Continental Drifts (Vintage, paperback, pounds 7.99) by Nicholas Fraser.

A citizen of an obscure island off the north-west of France traipses around European capitals in search of the heart of Europe - a country which, like it or not, is fast becoming our own. A familiar theme?

Yes, but Nicholas Fraser is not another Bill Bryson, wandering into places of which he knows nothing. He is an intellectual - almost a European, one might say. He has encounters with Austrian novelists, French philosophers, Italian journalists and British architects. He has read Sartre and Montaigne. And he sets out to explore all those fascinating generalisations about national cultures.

In Paris for example, we are reminded of the kudos that the French attach to intelligence, education and culture. In Berlin we recall how curiously bourgeois and provincial the Germans really are. In London we worry that, without hostility to the French, the British will have no identity at all.

The pity is that this book is something that Britons still need to write (and read). It shows how distant the British feel from Europe. Which shows, I suppose, how badly we need this type of writing.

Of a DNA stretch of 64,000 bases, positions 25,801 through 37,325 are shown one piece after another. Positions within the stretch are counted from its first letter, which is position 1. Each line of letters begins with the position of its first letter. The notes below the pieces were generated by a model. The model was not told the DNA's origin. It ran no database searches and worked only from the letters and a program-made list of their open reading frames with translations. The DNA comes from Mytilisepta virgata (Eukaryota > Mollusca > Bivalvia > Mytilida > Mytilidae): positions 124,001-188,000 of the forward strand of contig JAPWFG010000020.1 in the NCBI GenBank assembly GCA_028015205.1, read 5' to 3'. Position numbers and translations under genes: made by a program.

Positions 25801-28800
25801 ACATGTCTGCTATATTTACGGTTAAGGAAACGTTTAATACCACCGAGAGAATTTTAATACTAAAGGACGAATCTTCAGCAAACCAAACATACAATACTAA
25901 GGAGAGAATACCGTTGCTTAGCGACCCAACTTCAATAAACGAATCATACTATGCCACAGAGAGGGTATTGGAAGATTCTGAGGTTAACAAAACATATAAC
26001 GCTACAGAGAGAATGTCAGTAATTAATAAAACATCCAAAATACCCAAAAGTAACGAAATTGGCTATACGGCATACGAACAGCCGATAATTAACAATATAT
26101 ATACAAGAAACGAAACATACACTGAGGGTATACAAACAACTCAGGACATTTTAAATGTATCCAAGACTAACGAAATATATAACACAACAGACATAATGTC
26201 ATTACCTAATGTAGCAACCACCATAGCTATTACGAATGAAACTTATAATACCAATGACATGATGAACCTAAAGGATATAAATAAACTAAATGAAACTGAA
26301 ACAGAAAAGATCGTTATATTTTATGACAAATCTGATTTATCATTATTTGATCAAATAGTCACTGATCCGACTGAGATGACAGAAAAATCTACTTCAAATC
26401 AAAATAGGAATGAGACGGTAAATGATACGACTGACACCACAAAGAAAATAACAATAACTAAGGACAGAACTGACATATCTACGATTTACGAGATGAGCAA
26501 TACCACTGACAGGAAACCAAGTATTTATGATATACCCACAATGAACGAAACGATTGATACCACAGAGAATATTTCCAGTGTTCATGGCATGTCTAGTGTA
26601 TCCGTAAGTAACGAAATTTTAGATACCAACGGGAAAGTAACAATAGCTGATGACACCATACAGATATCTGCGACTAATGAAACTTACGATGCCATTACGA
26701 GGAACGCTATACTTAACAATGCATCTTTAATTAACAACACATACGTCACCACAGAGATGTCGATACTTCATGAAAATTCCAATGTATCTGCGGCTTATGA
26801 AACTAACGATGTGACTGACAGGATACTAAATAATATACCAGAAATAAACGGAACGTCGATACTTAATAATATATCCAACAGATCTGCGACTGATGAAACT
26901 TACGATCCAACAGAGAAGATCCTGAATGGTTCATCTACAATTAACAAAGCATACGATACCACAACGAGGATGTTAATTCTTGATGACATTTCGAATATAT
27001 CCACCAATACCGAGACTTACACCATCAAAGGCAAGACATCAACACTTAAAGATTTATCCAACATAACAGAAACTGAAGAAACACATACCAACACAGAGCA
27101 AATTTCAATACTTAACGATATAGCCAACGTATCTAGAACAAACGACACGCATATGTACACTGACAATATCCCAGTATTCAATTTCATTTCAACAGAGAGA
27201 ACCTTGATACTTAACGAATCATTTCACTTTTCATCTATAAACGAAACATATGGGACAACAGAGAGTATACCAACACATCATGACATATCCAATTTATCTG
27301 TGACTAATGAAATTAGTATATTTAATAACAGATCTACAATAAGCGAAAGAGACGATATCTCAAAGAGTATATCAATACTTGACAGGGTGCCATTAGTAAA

Amazonian: The Penguin Book of Women's New Travel Writing (Penguin, pounds 7.99) Edited by Dea Birkett and Sara Wheeler

This excellent collection is designed to hit another nail into the coffin of the notion that travel stories have to be tales of derring-do, written if not by men then at least by eccentric women in tweeds.

Here we find writers exploring neither their powers of endurance nor the heavy (male) weight of ancient history. Instead we have people like Lesley Downer exploring the west African state of Ghana through her relationship with a Ghanaian - or Sara Wheeler coming to terms with pregnancy during the course of an intense experience of Bangladesh.

Not that the book lacks rough edges. Suzanne Moore's Miami Vice for example is scary and angst-ridden. Just as all good journeys into the human soul should be.